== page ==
Protected by the Stradivari Luthiers Consortium, which issues a certificate of origin with a SIAE stamp, endorsed by the Italian Luthier Association and UNESCO, the classical Cremonese school in the art of building violins, violas, and cellos, is the most famous in the world since the 16th century, and over the years, it has reached a very high level of technique and style, continually evolving in the pursuit of absolute perfection. The strictly artisanal technique of building what is called the “classical form” of the violin, or also the “internal form,” is such that two violins can never exist exactly alike.

The Violin Model and Its Construction

For the choice of the violin model to inspire me, I have always favored the works of the great luthier masters of Cremonese history, the historical Andrea Amati, Antonio Stradivari, and Guarneri del Gesù, and more recently, also the bowed instruments of luthiers like Giovanni Battista Guadagnini, are for me a source of inspiration following the demand of numerous clients. Once the instrument to follow is defined, the next fundamental step is the choice of wood to work with for the construction; the essence of wood – mainly the Balkan maple figured for building the back, sides, and neck, and the red spruce from Val di Fiemme for the soundboard – must meet specific requirements, primarily possessing characteristics similar to the antique instrument that inspires me. All stages of instrument construction require a lot of time and precision; wood is a living material and requires skilled and patient treatment. From the arching of the back and soundboard to their thicknesses, each step is studied to achieve the best acoustic result.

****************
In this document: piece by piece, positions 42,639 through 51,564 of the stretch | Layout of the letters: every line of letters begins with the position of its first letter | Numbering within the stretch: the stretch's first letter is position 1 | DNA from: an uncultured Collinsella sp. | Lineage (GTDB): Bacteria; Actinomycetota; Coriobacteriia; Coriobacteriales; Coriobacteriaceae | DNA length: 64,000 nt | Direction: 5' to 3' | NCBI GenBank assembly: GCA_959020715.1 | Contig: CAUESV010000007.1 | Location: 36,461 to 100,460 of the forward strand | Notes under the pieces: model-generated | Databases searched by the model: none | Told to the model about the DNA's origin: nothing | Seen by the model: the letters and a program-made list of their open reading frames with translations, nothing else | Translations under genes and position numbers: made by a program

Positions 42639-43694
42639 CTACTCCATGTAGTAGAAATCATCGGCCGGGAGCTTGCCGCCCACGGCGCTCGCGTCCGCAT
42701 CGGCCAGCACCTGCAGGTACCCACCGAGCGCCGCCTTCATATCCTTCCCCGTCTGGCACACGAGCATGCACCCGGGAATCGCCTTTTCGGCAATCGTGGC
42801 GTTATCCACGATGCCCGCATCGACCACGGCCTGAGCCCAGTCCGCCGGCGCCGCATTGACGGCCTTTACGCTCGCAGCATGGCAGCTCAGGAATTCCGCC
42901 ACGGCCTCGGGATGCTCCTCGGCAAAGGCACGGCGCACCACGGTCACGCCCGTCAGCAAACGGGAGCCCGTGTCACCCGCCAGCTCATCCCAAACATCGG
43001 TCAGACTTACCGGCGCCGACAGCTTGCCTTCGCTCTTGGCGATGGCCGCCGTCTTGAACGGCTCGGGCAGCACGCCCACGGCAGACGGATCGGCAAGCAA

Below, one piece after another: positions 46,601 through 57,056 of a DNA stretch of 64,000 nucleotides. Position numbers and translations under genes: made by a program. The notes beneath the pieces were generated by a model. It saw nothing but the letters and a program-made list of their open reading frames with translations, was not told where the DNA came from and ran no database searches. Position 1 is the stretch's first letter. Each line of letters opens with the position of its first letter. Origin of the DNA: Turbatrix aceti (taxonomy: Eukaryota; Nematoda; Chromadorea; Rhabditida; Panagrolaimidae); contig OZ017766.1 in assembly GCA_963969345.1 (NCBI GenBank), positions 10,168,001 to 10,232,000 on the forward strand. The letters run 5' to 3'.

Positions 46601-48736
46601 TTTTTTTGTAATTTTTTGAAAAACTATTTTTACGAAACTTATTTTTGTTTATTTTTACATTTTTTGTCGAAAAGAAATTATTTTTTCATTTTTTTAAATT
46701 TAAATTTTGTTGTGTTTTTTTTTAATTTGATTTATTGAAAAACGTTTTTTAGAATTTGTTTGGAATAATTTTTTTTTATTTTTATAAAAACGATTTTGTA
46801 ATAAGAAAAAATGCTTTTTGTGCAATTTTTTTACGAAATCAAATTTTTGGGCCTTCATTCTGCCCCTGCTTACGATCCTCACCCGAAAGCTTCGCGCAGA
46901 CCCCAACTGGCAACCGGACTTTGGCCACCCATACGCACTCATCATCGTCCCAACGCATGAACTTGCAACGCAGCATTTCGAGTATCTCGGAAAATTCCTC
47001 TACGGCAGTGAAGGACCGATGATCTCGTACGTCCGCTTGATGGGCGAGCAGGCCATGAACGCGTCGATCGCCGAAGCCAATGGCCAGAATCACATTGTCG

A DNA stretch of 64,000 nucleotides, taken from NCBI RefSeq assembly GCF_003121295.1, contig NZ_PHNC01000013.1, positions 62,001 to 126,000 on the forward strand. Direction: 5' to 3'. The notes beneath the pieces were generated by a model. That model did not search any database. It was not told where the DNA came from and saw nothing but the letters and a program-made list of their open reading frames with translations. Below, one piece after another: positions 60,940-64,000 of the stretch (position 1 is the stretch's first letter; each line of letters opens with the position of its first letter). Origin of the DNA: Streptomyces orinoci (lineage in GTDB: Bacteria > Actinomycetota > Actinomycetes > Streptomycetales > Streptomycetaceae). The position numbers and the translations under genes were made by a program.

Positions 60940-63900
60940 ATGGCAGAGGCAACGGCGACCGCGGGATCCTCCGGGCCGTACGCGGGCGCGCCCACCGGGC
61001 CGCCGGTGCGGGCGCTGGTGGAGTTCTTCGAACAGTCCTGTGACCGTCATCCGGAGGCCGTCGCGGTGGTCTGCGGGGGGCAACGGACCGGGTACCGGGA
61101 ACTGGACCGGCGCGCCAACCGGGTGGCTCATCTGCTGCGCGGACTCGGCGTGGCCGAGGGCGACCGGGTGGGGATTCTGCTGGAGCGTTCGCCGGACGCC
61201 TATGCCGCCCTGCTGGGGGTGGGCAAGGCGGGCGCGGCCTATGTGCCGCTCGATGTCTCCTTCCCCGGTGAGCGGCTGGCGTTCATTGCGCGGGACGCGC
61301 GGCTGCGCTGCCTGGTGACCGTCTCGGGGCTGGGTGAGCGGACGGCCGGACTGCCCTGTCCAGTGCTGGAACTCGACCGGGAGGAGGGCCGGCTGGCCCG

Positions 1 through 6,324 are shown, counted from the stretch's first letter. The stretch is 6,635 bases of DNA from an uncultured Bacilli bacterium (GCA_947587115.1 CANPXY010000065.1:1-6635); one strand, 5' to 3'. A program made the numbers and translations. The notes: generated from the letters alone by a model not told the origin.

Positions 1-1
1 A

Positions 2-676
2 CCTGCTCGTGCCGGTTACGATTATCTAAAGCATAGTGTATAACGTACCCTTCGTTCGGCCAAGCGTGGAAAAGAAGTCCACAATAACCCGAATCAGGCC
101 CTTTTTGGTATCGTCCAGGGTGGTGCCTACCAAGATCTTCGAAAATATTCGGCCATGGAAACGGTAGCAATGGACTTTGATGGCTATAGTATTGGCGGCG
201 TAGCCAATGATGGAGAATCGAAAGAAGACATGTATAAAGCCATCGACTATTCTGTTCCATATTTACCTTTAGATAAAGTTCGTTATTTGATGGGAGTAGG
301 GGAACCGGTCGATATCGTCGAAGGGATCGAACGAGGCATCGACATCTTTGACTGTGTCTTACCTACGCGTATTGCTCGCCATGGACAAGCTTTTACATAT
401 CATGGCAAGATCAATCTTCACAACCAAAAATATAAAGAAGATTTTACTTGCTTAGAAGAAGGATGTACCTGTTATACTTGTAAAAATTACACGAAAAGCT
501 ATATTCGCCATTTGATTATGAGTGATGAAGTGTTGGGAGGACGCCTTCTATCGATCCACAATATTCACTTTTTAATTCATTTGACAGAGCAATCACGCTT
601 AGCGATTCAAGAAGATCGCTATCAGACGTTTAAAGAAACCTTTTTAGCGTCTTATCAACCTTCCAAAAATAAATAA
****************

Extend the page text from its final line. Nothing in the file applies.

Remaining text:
My Personal Touch

Despite the inspiration coming from tradition, there is a part of the violins, violas, and cellos that allows me, and all artisan luthiers, to express their creativity in stringed instrument construction, and that is the neck, which is ornamented at the top by the carving of the scroll. The scroll sculpture is the luthier’s personal imprint on the instrument, following the builder’s personal tastes and leaving room for the creative flair of us Cremonese luthiers. I thus draw inspiration from historical masters, but in this part, I can always leave my signature.

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